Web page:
28. Kuhn's Paradigms and Neoclassical Economics: Reply to Dow.George Argyrous - 1994 - Economics and Philosophy 10 (1):123.
  29. Kuhn's Paradigms and Neoclassical Economics.George Argyrous - 1992 - Economics and Philosophy 8 (2):231-248.
    Thirty years after its publication, Thomas Kuhn's The Structure of Scientific Revolutions is still the source of much discussion in economics. Its rel-ativistic tone has often been used to fuel the claims of dissident traditions against the prevailing orthodoxy, or at least to plead the case for intellectual pluralism. Through his arguments regarding the incommensurability of different theoretical approaches to a particular subject, Kuhn's work has allowed many to argue that dissident traditions are just as legitimate as orthodoxy for analyzing (...)
  30. Los Argumentos Lingüísticos de Kuhn.Julio César Armero Sanjosé - 1997 - Endoxa 1 (9):125.
  31. Multisemiosis and Incommensurability.S. K. Arun Murthi & Sundar Sarukkai - 2009 - International Studies in the Philosophy of Science 23 (3):297-311.
    Central to Kuhn's notion of incommensurability are the ideas of meaning variance and lexicon, and the impossibility of translation of terms across different theories. Such a notion of incommensurability is based on a particular understanding of what a scientific language is. In this paper we first attempt to understand this notion of scientific language in the context of incommensurability. We consider the consequences of the essential multisemiotic character of scientific theories and show how this leads to even a single theory (...)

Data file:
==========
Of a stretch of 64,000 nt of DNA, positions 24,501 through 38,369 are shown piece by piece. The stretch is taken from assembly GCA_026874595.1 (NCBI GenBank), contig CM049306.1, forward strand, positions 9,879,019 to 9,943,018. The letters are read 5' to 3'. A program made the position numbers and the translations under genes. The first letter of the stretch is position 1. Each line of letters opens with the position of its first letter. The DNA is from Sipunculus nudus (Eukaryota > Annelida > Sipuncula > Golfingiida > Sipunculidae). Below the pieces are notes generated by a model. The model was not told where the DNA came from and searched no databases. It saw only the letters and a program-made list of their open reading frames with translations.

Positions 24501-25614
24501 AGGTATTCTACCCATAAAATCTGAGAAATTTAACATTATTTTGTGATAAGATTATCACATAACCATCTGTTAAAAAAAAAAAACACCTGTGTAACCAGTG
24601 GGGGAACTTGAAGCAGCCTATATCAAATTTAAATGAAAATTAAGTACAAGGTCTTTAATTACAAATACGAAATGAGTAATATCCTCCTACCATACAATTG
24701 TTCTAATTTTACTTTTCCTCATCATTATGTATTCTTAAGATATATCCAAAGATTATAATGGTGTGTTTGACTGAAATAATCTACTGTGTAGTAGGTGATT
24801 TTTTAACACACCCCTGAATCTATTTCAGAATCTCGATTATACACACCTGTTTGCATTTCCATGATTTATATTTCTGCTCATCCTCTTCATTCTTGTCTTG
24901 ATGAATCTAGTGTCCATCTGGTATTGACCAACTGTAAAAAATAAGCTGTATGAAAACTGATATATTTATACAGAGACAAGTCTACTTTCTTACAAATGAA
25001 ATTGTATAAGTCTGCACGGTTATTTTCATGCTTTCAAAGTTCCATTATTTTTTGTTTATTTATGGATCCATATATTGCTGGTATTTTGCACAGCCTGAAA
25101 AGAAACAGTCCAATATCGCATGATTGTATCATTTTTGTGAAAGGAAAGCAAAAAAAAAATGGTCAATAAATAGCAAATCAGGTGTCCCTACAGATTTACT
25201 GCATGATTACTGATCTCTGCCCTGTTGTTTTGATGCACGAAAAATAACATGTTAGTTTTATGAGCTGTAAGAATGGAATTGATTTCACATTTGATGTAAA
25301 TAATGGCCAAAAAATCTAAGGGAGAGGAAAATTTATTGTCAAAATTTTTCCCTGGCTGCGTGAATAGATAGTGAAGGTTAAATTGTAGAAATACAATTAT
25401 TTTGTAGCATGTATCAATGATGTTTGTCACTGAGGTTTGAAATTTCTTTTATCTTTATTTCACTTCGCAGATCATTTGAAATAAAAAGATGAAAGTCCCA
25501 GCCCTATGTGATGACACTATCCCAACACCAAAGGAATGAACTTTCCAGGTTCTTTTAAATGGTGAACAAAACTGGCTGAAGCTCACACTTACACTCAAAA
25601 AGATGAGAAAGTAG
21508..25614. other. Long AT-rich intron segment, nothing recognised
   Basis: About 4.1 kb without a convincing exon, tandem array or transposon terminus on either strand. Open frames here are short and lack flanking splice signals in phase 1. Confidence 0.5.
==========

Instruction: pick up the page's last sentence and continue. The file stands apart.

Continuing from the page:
32. The Quasicrystals Discovery as a Resonance of the Non-Euclidean Geometry Revolution: Historical and Philosophical Perspective.Dana Ashkenazi & Zvi Lotker - 2014 - Philosophia 42 (1):25-40.
    In this paper, we review the history of quasicrystals from their sensational discovery in 1982, initially “forbidden” by the rules of classical crystallography, to 2011 when Dan Shechtman was awarded the Nobel Prize in Chemistry. We then discuss the discovery of quasicrystals in philosophical terms of anomalies behavior that led to a paradigm shift as offered by philosopher and historian of science Thomas Kuhn in ‘The Structure of Scientific Revolutions’. This discovery, which found expression in the redefinition of the concept (...)
  33. Quantum Gravity and the Structure of Scientific Revolutions.Jürgen Audretsch - 1981 - Journal for General Philosophy of Science / Zeitschrift für Allgemeine Wissenschaftstheorie 12 (2):322-339.